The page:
The negotiations that led to ITER’s French location entailed a compromise between the EU and Japan – Japan was promised 20% of the research staff at the French location as well as the head of ITER’s administrative body. In addition, another research facility will be built in Japan, to which the EU will contribute about 50% of the costs. The EU, as host for the ITER complex in France, is contributing to 45% of the total costs, while the other parties contribute to about 9% each. The EU’s budget for ITER is separate from 'Horizon 2020' or other projects, with €2.7 billion earmarked specifically for the fusion plant.
CERN – a European project with an international dimension
The CERN (European Organisation for Nuclear Research) was born in 1953, more or less at the same time as the European Union. One of Europe’s first joint ventures, CERN can not only boast a number of scientific successes, but it can also claim to be a very good example of European and International cooperation.
The Convention establishing CERN was signed by 12 European countries, namely Belgium, Denmark, France, (West) Germany, Greece, Italy, the Netherlands, Norway, Sweden, Switzerland, the United Kingdom and former Yugoslavia (which left in 1961). Its membership has since expanded to 20 members – 18 of which are European Union member-states – and 7 observers, including the EU, the United-States, Russia and Japan. Romania is a candidate for membership, and Israel, Cyprus and Serbia are associate members in the pre-stage to membership. In addition, over 30 countries and 600 institutions across the world are currently involved in CERN programmes. American physicists have been collaborating in a wide-range to CERN experiments for over 30 years and contacts with Russian scientists began during the Cold War in 1964.
The European Union was granted an observer status in 1985. The CERN has been involved since the late 1990s in the EU’s Research Framework Programmes, the latest being FP6 (2002-2006) and FP7 (2007-2013), in three main domains: accelerator and detector research and development, Grid infrastructure development and various Marie-Curie host actions to train young scientists and engineers. The EU and CERN will continue this collaboration within the framework of 'Horizon 2020'.
As an inter-governmental organisation, CERN is funded with contributions from its members, associate members and candidates for membership. Based in the Northwest suburbs of Geneva on the Franco-Swiss border, it spends much of its budget on building machines and it only partially contributes to the costs of the experiments. Its work has gone beyond the study of the atomic nucleus into higher-energy physics, which is concerned mainly with the study of particles and their interactions. Birthplace of the Internet, as it is considered that the World Wide Web began with a CERN project called ENQUIRE, it is perhaps most famous for its Large Hadron Collider (LHC), a 27 km tunnel located 100 meters underground used to collide protons, and its work on the Brout-Englert-Higgs boson, whose discovery was tentatively confirmed in March 2013 by CERN after a 45 year hunt. This significant finding validates years of theorising on how the universe works.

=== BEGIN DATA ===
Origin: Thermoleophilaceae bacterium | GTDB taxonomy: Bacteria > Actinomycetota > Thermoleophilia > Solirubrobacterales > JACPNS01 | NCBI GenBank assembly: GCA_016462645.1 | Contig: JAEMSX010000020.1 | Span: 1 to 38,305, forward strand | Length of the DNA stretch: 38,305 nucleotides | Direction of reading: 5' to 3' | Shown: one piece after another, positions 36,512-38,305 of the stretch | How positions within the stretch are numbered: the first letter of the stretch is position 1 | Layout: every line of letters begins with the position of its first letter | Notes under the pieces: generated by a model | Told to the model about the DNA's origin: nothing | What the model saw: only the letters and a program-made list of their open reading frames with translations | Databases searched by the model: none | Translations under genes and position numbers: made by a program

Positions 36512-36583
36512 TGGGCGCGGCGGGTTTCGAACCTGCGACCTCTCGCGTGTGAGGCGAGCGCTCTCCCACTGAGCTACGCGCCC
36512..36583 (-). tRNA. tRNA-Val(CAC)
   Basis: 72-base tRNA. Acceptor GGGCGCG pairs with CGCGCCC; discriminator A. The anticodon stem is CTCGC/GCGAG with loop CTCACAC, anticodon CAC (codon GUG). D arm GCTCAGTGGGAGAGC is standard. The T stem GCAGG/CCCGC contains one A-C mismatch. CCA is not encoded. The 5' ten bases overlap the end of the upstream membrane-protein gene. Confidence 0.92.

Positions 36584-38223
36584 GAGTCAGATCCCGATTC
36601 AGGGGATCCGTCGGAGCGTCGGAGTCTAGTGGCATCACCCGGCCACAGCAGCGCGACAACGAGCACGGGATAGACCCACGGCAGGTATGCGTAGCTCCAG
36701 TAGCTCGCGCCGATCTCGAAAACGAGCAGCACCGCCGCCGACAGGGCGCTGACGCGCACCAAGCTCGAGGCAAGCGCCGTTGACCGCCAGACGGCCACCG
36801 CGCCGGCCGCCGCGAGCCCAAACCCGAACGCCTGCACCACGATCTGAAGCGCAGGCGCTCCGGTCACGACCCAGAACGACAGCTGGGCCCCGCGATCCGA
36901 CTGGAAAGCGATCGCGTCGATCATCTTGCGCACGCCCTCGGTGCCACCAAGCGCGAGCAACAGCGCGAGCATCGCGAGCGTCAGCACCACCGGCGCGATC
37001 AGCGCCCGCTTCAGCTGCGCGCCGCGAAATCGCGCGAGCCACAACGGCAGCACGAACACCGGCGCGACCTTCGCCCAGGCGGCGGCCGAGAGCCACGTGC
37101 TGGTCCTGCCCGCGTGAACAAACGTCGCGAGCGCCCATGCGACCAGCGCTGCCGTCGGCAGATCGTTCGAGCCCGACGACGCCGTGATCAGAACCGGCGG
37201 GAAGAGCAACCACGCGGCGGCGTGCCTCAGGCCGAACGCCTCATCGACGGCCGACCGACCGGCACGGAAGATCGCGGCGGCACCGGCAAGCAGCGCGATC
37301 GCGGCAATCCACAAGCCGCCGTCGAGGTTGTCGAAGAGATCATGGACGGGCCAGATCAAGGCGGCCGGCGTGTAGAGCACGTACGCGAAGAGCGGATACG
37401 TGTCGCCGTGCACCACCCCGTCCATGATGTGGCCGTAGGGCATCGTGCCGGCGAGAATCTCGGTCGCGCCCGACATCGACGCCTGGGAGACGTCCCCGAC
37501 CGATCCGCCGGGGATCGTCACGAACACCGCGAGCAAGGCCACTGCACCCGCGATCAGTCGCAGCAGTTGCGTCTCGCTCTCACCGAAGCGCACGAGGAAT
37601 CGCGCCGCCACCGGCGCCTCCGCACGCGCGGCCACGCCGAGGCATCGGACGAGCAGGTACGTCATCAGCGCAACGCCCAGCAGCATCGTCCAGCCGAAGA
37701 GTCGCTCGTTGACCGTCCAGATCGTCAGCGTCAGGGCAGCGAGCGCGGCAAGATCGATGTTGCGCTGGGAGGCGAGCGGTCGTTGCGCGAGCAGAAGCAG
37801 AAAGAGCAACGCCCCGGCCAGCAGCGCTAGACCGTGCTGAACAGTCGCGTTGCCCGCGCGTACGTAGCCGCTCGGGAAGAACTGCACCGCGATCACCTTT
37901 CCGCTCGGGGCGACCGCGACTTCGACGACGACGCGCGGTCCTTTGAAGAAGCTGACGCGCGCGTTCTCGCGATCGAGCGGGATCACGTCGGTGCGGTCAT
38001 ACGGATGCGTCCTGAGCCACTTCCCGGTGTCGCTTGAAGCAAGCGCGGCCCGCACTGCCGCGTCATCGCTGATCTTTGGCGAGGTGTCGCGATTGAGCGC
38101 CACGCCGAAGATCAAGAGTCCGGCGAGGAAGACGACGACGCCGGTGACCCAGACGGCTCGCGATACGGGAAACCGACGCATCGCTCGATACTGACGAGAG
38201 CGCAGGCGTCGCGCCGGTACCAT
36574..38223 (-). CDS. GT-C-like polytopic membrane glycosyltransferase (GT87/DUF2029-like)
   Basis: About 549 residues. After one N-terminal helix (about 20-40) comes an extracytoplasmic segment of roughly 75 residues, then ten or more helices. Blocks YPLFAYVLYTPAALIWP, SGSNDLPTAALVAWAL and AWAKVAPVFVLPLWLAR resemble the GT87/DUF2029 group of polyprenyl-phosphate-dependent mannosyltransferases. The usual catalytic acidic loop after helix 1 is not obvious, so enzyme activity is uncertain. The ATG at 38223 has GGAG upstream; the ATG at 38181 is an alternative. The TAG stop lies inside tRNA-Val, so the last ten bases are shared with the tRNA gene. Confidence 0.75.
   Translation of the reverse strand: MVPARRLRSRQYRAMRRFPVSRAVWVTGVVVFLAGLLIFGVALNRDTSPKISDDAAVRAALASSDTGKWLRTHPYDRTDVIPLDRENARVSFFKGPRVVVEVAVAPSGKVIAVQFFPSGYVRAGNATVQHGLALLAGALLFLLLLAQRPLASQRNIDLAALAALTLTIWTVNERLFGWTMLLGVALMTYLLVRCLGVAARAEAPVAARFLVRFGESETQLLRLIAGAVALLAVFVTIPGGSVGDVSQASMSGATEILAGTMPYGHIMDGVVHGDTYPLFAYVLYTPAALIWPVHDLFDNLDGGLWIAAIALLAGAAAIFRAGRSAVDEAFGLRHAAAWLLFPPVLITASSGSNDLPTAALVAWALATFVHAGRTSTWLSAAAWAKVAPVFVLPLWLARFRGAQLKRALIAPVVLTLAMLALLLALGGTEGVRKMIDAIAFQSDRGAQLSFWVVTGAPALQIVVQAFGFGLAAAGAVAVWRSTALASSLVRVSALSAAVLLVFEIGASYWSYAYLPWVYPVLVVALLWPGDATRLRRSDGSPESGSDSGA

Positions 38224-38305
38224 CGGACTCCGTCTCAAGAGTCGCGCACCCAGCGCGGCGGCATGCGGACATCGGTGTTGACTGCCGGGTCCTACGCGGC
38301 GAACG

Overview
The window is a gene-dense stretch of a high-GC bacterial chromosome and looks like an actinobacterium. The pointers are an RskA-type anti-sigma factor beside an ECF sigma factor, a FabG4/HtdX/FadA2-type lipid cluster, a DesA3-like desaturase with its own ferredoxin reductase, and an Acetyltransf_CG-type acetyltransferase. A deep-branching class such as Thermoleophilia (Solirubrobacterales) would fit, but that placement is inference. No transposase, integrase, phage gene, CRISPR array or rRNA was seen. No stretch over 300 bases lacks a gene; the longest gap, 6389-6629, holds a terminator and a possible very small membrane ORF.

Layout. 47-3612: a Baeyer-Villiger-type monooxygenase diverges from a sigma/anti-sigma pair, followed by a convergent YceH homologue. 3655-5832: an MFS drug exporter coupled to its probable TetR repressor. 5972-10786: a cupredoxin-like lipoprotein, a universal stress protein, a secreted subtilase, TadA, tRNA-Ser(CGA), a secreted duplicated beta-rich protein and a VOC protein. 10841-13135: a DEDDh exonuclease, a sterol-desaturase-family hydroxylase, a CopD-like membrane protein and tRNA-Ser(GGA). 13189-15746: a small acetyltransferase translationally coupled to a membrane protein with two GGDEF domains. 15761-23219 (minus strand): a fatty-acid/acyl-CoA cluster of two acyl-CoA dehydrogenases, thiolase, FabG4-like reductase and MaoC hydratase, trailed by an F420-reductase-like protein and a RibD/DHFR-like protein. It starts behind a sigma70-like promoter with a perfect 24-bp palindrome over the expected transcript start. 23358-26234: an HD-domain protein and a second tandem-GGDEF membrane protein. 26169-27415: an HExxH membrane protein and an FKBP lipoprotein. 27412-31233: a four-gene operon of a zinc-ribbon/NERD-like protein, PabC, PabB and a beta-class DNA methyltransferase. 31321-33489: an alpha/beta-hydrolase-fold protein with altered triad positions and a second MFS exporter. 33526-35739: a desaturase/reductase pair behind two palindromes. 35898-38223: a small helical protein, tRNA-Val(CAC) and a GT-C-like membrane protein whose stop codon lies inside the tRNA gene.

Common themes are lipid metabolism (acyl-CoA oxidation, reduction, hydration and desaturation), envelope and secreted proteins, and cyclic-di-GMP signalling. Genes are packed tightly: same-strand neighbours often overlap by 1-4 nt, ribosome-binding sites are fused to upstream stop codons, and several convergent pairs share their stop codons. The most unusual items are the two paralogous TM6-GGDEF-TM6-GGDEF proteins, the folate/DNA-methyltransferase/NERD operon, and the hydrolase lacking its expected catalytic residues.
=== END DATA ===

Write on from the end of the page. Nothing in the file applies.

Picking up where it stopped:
Funding for experiments and operations comes from members, associate members, observers and non-members collaborating on a given project. As such, EU member-states do not only contribute to the CERN budget through the EU’s collaboration, but also individually through their direct membership. In 2012, France, the UK and Germany were the largest contributors, contributing appreciatively to 15.5%, 13.5% and 20% of the total budget. Most member-states contribute on average to 1-4%. The EU, for its part, contributed about to €15 million, a 2% increase from 2011 as a result of approval of new proposals – including COFUND through which the EU co-funds Marie-Curie fellows or research training programmes.
From world-famous scientists, research such as CERN to targeted actions through FP7 and 'Horizon 2020', Europe as a whole contributes to research and development in a variety of ways and configurations. However, the recent budgetary talks in member-States and the European Union jeopardise the scale of these contributions and funding (which are already too low) – without which European researchers will be unable to meet the objectives Europe has set to itself.
The EU and its member-States have failed to meet the 3% of GDP target for investment in R&D; first set by the Lisbon Strategy (2000-2010), it was extended to the Europe 2020 Strategy. Only Austria, Finland and Sweden exceed this target by investing 3.5-4% GDP in R&D. Europe needs to give the means for its scientific community, without which it risks lagging behind other nations where innovation and research are nurtured and valued.
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Source photo: Science Center Nemo Amsterdam 3D, flickr